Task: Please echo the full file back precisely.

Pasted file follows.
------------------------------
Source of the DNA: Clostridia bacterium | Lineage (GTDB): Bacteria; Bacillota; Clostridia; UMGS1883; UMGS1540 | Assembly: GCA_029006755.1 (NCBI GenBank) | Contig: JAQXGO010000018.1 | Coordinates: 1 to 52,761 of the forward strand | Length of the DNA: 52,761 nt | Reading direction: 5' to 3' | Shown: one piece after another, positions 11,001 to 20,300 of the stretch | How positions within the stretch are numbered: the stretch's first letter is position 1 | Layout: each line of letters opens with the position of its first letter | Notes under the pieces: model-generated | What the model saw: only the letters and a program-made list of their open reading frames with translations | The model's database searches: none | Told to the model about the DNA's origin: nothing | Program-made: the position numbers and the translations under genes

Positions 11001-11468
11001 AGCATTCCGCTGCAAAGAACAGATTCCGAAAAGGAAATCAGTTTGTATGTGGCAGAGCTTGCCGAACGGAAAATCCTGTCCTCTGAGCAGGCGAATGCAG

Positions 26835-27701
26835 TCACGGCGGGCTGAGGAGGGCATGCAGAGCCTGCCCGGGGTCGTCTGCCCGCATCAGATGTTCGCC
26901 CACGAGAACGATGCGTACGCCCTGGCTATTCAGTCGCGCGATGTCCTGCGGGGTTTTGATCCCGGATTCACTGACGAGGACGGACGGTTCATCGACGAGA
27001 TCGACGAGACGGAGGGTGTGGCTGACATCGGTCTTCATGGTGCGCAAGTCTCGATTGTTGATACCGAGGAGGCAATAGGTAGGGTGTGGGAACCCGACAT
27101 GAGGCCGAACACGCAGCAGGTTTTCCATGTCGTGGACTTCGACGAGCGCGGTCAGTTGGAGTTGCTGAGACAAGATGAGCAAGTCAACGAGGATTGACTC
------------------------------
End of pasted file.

Source of the DNA: Clostridia bacterium | Lineage (GTDB): Bacteria; Bacillota; Clostridia; UMGS1883; UMGS1540 | Assembly: GCA_029006755.1 (NCBI GenBank) | Contig: JAQXGO010000018.1 | Coordinates: 1 to 52,761 of the forward strand | Length of the DNA: 52,761 nt | Reading direction: 5' to 3' | Shown: one piece after another, positions 11,001 to 20,300 of the stretch | How positions within the stretch are numbered: the stretch's first letter is position 1 | Layout: each line of letters opens with the position of its first letter | Notes under the pieces: model-generated | What the model saw: only the letters and a program-made list of their open reading frames with translations | The model's database searches: none | Told to the model about the DNA's origin: nothing | Program-made: the position numbers and the translations under genes

Positions 11001-11468
11001 AGCATTCCGCTGCAAAGAACAGATTCCGAAAAGGAAATCAGTTTGTATGTGGCAGAGCTTGCCGAACGGAAAATCCTGTCCTCTGAGCAGGCGAATGCAG

Positions 26835-27701
26835 TCACGGCGGGCTGAGGAGGGCATGCAGAGCCTGCCCGGGGTCGTCTGCCCGCATCAGATGTTCGCC
26901 CACGAGAACGATGCGTACGCCCTGGCTATTCAGTCGCGCGATGTCCTGCGGGGTTTTGATCCCGGATTCACTGACGAGGACGGACGGTTCATCGACGAGA
27001 TCGACGAGACGGAGGGTGTGGCTGACATCGGTCTTCATGGTGCGCAAGTCTCGATTGTTGATACCGAGGAGGCAATAGGTAGGGTGTGGGAACCCGACAT
27101 GAGGCCGAACACGCAGCAGGTTTTCCATGTCGTGGACTTCGACGAGCGCGGTCAGTTGGAGTTGCTGAGACAAGATGAGCAAGTCAACGAGGATTGACTC